A New Kind of Computing
Bernard A. Hodson
The industry today is plagued by a variety of problems, including insecure operating systems, viruses, worms, spam, theft of identity, intrusion into personal systems, wireless data interception, satellite data interception, hackers, and so on. The costs to industry from spam alone are high, and viruses have played havoc with business activity, even putting some companies out of business. Security threats to individuals, companies, and countries are increasing. It is high time that we addressed potential solutions and acted upon those that offer the most promise.
This article describes one possible solution and outlines a programming paradigm that could be developed as a standard. The solution has already been used successfully on several levels of computers, from main frames and microcomputers to 8-bit RISC chips for smart cards and embedded systems. The paradigm proposed is a standard that can apply to all levels of programming activity, with considerable flexibility for customization. It has the potential to eliminate most of the problems mentioned earlier and is small enough that the entire system could be encrypted for each computer and server. It would simplify or eliminate all operating systems.
The paradigm utilizes an expandable language, which can be converted to a byte string on any computer. The byte string is completely independent of the target computer for the application. Using the rules established for the paradigm, a simple compiler can process any application written in terms of the expandable language. In fact, the rules are so simple that we can develop an application without the need for a compiler, generating a byte string for acceptance by the run system. The end of the article explains how readers can obtain a copy of the simple compiler and a basic expandable language, to try that phase out.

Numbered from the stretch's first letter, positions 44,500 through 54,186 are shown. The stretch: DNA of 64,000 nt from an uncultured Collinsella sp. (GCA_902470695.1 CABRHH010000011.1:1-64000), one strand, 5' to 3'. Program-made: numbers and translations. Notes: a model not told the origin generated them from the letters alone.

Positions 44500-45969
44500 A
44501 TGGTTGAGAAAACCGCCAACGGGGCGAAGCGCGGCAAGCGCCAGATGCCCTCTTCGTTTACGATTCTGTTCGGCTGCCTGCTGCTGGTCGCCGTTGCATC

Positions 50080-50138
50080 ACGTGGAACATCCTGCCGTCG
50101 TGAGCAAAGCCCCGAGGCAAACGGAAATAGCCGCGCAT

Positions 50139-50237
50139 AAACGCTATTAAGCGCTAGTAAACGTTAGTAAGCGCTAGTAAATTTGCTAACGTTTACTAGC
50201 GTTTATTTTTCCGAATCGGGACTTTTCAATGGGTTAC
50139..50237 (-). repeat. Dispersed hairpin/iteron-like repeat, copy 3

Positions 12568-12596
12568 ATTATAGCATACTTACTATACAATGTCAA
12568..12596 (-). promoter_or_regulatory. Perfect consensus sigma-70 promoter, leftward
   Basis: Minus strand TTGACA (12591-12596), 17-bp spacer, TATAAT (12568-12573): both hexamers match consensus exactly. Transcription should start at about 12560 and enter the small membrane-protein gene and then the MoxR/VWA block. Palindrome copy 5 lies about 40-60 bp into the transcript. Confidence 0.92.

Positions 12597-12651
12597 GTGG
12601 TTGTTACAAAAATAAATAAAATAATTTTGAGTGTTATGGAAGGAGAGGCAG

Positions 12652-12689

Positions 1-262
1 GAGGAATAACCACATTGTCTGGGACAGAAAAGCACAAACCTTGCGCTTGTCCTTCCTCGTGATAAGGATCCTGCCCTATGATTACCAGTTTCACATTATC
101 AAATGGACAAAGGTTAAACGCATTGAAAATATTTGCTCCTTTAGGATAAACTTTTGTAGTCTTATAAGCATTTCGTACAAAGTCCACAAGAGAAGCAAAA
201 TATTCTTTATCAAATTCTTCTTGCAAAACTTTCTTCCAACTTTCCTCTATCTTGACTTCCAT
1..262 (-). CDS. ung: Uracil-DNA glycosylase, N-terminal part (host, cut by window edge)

The run system processes the generated string of byte codes. To do this, it uses a double numeric system, which uniquely identifies every element needed within an application. This technique makes the virtual processor run system very tiny, from three or four thousand bytes for 8 bit RISC chips using typical smart card and embedded systems applications, to seven or eight thousand bytes for a microcomputer with simple graphics, to somewhat more for the processing of video images and other more demanding applications. The numeric coding system used uniquely identifies every activity that the system will carry out, making for a fast running application. The numeric codes of the paradigm are unique, which makes it possible to add new capability without affecting what was already developed.
To Compile or Not to Compile: That is the Question
The author has had experience in developing compilers and a JAVA run system. FORTRAN and COBOL (as for C, C++, PL1, and other compilers) generate a machine language structure, which utilizes a library of subroutines. In JAVA, a string of byte codes is generated which requires a library of methods and similar structures. The libraries for both approaches tend to be large. FORTRAN and COBOL are quite limited in their capabilities while JAVA is verbose with a clumsy vocabulary. Even the very simple ubiquitous "hello world" application in JAVA needs a huge amount of methods and resources.
The compiler for the paradigm of this paper is itself very small and can be placed, if desired, at the front of the run system, taking just a few hundred more bytes (as the compiler and run system have mutual routines). In that situation, the language elements, rather than the byte codes, are presented to the system, which generates the byte codes first and then runs them. This mode is particularly useful for safety critical applications (where the compiler and the application have to be tested whenever a change to either occurs). For the remainder of this article, let us assume that the compile is complete and the system was presented with a string of byte codes. Figure 1 shows the compile operation.
Figure 1: The compiler converts language elements to byte codes.
All elements of the run system are static. The only variable part of the paradigm is the generated byte stream, which will vary from application to application.